Last Saturday Carl Valentine appeared at the Vancouver Southsiders season launch party. If you’ve ever met him you’ll know that this is a man who loves the team, loves the supporters, loves the city. He’s upbeat, happy to see everyone, and revels in the adoration we wash over him with his song about being our Valentine and playing till ninety nine.
He takes time to connect with people, speaks honestly about the state of the team, but wears hope and, yes, optimism as a tattered badge of pride. He’s seen enough ups and downs over his career as a player, and ambassador to bring some perspective to it all.
Guys like that inspire me. The whole event last Saturday inspired me. It was good to connect with old friends and see the fresh ideas beginning to bubble up. We’re ready for the season.
Last Saturday, Johnny Knox, a long time Southsider and a current board member shared with a small group of us some of his thinking for the year ahead and a few key points stood out. First, this is a year of renewal and revitalization for the team and the supporters groups. So we’re devoted to new things in new ways. In the Pigeon Loft we’ve got some new scarves and some new members and some new songs too. I think we’re all keen to get to the stands and get singing.
But another thing Johnny said that stuck with me was that supporters carry the history and character of the team in our hearts and we have a kind of responsibility to tell that story more.
Our supporters have seen this team through five leagues and 40 years. They have witnessed remarkable championships alongside poor seasons and the collapse of leagues. Many of us came to the Whitecaps later in life, as a team that was perhaps the second or third team that we have grown to love, but there are significant numbers of supporters throughout BC Place that grew up loving this team, and have handed down that love through two or three generations.
One of the things that makes the Whitecaps different from Europe is that we aren’t actually a “football club”. We are a franchise of a bigger league and what suffers in that structure is the team’s connection to supporters. In Europe, outside the massive corporate monsters, your local football club IS your local social club. You are a proper member with a vote and a stake and the ability to influence decisions. You can rent the club house for your wedding. You can have a drink at the club bar. Not so with our MLS franchise.
But this is where North American supporters clubs fill the gap. We carry that aspect of active and creative belonging that MLS franchises don’t usually do. We carry a commitment to history and a love of the city that is incidental to MLS’s commitment to our “market.” When adidas points out what rain means to us, we rightly point out that we play in a covered stadium for a reason. If the team won’t release a jersey with a hoop on it, we’ll produce a scarf that forms the hoop anyway.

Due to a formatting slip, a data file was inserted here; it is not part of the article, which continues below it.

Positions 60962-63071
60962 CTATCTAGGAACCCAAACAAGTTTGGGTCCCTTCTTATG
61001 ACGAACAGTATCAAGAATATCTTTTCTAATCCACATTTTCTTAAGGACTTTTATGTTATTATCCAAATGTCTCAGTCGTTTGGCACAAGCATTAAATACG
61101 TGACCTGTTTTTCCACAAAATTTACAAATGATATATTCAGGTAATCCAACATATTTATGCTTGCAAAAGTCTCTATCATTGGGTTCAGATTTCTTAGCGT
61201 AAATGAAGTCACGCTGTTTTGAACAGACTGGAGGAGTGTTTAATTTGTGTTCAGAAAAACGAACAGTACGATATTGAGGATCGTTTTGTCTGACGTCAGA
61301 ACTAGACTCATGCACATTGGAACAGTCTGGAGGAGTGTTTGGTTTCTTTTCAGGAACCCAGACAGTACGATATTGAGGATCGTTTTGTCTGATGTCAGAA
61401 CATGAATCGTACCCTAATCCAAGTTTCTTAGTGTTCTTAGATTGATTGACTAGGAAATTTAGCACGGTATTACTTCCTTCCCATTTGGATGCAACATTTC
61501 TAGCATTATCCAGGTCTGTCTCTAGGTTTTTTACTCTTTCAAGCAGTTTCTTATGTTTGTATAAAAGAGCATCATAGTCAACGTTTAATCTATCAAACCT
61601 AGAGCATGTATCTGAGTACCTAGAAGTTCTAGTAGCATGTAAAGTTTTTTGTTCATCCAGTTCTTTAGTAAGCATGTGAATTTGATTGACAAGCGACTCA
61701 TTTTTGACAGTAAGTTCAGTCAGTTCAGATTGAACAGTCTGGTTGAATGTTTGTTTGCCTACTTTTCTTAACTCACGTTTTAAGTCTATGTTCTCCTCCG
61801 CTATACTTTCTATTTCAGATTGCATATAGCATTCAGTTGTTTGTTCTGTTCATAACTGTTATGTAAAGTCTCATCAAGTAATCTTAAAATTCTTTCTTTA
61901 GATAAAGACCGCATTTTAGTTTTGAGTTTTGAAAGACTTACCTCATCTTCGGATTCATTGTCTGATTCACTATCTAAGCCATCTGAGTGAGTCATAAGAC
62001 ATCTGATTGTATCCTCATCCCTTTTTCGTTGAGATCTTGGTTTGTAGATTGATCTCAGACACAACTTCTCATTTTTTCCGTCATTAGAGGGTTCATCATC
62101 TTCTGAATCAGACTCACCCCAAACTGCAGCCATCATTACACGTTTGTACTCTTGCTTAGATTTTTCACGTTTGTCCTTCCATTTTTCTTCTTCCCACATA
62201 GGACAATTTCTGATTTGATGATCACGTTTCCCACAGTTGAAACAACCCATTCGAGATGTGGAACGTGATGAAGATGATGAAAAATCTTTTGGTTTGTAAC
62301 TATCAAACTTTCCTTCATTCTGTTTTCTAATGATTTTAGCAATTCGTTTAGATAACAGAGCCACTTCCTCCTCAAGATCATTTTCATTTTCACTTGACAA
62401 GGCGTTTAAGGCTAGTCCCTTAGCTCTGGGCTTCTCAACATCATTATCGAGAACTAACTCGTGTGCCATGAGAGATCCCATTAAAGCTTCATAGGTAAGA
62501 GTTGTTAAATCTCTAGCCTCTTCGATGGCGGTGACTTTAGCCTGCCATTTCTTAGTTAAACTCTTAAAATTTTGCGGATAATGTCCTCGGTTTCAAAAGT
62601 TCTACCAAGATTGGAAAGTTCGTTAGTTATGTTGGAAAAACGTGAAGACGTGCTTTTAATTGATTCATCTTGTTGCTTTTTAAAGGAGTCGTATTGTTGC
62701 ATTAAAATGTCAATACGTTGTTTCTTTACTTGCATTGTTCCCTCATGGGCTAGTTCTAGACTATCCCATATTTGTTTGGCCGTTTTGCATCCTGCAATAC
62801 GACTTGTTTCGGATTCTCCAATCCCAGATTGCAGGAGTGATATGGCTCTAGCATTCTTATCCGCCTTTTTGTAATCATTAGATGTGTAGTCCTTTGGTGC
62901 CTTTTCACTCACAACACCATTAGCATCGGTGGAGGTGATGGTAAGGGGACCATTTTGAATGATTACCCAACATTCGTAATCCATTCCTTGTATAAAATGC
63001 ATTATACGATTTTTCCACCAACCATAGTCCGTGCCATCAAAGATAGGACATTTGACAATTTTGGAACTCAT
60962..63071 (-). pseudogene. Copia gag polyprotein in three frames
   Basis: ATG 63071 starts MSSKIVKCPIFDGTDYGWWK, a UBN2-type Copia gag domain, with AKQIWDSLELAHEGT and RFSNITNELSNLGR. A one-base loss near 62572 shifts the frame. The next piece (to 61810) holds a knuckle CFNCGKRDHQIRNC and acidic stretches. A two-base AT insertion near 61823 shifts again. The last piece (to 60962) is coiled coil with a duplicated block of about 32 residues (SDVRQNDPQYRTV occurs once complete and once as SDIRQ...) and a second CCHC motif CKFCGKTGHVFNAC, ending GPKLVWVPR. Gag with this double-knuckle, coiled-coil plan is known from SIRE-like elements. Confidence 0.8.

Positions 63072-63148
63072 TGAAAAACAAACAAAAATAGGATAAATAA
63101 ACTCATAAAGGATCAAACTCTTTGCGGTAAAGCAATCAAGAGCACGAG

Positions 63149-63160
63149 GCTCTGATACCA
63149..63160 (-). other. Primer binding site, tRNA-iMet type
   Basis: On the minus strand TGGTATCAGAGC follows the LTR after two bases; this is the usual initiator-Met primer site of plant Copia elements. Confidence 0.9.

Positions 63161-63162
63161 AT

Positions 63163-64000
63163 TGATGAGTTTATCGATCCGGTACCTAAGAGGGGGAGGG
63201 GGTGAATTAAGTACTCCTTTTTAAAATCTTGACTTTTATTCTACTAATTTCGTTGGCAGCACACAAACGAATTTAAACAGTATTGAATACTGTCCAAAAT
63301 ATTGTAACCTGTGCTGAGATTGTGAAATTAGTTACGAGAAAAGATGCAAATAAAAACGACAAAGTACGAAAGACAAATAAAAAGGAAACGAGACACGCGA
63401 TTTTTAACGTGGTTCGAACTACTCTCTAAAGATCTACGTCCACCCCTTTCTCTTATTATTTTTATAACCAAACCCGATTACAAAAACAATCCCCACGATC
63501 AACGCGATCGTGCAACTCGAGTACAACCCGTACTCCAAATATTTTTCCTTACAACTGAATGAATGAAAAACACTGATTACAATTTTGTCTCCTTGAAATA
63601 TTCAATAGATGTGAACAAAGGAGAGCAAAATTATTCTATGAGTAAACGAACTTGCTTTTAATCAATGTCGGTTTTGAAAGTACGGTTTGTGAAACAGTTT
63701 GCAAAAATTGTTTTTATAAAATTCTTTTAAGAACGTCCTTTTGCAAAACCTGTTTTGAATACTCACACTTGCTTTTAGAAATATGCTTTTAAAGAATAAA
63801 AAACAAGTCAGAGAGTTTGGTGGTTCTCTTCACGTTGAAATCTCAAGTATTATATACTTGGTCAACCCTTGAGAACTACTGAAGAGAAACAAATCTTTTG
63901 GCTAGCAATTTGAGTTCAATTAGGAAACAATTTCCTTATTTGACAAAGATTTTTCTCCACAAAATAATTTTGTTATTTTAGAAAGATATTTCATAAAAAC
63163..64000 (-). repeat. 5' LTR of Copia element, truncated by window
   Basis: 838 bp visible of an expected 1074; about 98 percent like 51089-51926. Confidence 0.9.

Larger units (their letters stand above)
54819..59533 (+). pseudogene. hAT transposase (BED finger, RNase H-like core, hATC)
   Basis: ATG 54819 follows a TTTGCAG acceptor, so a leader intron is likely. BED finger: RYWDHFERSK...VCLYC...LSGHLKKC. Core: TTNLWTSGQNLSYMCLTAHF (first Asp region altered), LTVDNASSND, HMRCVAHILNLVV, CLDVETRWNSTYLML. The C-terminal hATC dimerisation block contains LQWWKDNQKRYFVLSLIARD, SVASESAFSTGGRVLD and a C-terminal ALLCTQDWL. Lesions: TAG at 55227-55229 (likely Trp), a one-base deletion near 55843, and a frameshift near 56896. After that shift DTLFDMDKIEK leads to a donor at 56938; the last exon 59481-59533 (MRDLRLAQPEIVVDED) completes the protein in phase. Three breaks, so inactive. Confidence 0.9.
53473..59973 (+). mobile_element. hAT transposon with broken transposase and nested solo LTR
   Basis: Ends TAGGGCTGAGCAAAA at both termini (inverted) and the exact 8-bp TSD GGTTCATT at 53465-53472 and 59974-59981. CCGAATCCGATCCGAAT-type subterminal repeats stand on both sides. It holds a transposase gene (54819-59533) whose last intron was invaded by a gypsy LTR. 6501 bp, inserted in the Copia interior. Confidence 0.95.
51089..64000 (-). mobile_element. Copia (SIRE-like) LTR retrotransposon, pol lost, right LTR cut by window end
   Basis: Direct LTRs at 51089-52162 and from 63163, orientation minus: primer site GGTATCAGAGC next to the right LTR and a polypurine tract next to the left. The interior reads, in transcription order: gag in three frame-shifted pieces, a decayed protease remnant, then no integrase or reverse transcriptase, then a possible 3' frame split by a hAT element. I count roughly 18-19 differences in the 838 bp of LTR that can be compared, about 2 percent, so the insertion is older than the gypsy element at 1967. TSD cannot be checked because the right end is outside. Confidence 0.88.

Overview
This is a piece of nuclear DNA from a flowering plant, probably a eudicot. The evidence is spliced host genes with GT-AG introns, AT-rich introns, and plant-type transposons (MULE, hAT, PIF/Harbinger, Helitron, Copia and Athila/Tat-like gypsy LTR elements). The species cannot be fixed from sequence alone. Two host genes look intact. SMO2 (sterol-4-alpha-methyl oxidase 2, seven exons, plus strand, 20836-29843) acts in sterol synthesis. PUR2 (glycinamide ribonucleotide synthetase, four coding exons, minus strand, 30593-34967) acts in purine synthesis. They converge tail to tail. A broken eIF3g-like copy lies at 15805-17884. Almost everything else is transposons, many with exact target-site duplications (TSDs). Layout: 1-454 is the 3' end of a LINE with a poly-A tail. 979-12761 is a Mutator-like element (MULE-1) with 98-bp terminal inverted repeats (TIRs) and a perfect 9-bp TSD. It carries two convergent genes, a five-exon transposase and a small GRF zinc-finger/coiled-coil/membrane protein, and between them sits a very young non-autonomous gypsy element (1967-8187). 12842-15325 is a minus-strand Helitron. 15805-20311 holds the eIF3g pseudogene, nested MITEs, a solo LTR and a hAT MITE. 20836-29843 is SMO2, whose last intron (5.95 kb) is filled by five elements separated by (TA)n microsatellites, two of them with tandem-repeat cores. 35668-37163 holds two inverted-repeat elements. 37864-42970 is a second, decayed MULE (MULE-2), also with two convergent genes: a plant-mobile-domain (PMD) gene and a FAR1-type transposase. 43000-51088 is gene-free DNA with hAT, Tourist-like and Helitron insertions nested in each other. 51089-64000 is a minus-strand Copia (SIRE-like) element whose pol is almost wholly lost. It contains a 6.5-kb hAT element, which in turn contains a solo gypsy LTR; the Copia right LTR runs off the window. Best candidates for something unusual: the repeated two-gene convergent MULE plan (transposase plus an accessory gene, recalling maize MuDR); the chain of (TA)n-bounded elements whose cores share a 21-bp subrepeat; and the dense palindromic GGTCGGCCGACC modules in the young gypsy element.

We do this because we love the city, we love the game, and we want the players to feel that when they pull on a Whitecaps jersey. Thousands of people have followed this team through it’s tortured 40 year history and have been there as it resurrected itself in league after league, representing Vancouver, representing a very proud history of accomplishment. We have high standards for the stewards of this team because they carry a responsibility for this love, infused in the Whitecaps name, propelled by the desire of Vancouverites to be well regarded in the world, fuelled by a desire to win championships.
For me the support we generate is first of all for the players. It’s like a shout out to them to remind them of who they are playing for. At it’s best it’s a roar of history and encouragement to them to take the “Vancouver” part of the crest seriously. To understand that we’re not just paying customers, we are also citizens. When you’ve played for the Whitecaps (or the 86ers) and you get this, you are adored for a long time. It doesn’t matter how many games you’ve played: whether you are a Carl Valentine or a Maloud Akloul, a legend like Dominic Mobilio, or a little known pioneer like Terry Felix. If you’ve sincerely pulled on the Vancouver shirt and remembered this (and not every player has or does) we will ensure you belong to us for all time.
So it’s time now to get back in the stands, and remember what we are doing there, creating expressions of our love for the city, the region, the players and the history. I’m looking forward to it. We’ll sing out inside jokes and cultural references. We’ll pour our creative efforts into tifo and videos and shirts and match day posters and writing that represents our city and our love of the game and the players that carry us with them on to the field.
The Southside is a place for creative expression of all kinds – bold and loud, rude and witty, energetic and inspiring. Join us there and participate, see for yourself what it’s about at least once this season. Come and offer your creative talents and efforts to one of the few places left for participatory civic, public, and citizen-made art and culture.
And if our season goes sideways again, we’ll still be there up in the Pigeon Loft, waving flags and singing anyway.